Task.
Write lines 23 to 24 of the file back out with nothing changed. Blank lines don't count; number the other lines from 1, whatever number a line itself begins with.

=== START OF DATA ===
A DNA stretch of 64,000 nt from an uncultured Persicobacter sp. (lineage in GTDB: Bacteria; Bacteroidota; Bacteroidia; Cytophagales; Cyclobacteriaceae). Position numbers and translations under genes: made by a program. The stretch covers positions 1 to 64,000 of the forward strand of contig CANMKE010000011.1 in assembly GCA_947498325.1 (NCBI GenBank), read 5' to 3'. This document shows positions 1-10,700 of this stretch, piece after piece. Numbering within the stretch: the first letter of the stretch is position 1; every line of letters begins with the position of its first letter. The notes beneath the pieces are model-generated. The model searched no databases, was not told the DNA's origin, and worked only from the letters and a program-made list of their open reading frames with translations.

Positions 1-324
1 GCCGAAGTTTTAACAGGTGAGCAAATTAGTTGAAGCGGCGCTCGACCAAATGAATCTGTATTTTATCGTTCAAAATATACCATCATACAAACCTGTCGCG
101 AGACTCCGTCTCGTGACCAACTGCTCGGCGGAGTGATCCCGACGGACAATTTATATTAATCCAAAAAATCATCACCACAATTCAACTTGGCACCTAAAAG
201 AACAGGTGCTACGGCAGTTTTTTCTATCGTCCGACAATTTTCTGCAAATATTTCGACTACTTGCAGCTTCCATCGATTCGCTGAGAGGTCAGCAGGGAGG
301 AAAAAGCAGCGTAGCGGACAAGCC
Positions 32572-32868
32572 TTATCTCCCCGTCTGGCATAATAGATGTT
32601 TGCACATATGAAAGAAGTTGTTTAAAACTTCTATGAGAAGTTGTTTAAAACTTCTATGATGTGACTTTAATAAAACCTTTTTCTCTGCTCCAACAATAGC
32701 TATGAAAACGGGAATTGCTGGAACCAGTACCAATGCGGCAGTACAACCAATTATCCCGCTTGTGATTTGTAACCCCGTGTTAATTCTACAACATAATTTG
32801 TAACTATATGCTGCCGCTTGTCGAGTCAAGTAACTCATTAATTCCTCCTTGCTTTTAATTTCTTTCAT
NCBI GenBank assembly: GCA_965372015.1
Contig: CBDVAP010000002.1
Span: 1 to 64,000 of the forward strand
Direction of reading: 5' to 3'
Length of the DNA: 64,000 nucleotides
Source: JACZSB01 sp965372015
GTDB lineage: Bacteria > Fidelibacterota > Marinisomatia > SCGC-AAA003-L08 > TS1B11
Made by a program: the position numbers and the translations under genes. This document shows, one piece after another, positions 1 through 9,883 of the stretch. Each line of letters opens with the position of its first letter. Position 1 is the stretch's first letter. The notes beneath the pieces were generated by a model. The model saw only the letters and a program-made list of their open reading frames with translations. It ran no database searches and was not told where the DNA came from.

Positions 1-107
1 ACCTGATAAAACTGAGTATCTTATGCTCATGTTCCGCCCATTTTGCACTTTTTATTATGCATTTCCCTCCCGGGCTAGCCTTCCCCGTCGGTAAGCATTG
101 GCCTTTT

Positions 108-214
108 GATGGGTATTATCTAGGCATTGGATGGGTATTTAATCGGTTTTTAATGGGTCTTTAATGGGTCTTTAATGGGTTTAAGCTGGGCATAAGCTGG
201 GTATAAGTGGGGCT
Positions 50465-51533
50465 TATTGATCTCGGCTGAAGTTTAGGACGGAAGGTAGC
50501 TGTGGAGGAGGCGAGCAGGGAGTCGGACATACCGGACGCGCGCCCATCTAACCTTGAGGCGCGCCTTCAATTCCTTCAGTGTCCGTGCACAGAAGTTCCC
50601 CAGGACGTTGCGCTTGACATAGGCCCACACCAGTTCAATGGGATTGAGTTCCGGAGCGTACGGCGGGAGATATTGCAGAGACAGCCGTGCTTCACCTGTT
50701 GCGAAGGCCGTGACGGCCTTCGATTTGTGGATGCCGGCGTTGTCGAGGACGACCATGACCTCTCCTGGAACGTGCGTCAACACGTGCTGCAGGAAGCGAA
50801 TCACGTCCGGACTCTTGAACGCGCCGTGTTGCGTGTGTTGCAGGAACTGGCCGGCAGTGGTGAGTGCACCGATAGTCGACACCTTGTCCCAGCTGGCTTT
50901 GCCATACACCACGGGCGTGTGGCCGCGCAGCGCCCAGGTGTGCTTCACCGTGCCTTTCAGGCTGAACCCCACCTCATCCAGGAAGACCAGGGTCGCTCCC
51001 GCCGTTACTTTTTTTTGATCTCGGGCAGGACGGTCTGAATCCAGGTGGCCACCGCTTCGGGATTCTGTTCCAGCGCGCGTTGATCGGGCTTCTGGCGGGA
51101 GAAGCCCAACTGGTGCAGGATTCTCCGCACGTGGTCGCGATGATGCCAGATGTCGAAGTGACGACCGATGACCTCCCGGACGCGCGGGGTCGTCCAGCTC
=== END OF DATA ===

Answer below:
Positions 108-214
108 GATGGGTATTATCTAGGCATTGGATGGGTATTTAATCGGTTTTTAATGGGTCTTTAATGGGTCTTTAATGGGTTTAAGCTGGGCATAAGCTGG